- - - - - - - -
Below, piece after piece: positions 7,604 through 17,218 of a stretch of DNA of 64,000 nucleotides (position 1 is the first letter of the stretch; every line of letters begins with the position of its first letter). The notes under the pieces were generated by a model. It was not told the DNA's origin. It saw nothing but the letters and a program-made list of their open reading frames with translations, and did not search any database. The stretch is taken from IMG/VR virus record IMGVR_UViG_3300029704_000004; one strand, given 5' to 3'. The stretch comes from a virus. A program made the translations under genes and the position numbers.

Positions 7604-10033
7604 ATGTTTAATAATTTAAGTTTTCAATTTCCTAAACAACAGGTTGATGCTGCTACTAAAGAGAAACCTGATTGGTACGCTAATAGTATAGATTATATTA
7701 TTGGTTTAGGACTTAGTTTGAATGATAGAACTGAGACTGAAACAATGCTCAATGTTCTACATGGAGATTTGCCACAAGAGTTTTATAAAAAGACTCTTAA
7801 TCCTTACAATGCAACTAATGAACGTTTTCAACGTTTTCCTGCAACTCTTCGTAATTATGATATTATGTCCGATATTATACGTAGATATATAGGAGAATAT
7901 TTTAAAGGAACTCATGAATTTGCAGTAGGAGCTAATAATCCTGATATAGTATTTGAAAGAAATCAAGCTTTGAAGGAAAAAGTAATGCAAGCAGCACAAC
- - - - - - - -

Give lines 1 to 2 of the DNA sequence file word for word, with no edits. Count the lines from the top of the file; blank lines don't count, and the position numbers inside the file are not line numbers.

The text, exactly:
Below, piece after piece: positions 7,604 through 17,218 of a stretch of DNA of 64,000 nucleotides (position 1 is the first letter of the stretch; every line of letters begins with the position of its first letter). The notes under the pieces were generated by a model. It was not told the DNA's origin. It saw nothing but the letters and a program-made list of their open reading frames with translations, and did not search any database. The stretch is taken from IMG/VR virus record IMGVR_UViG_3300029704_000004; one strand, given 5' to 3'. The stretch comes from a virus. A program made the translations under genes and the position numbers.

Positions 7604-10033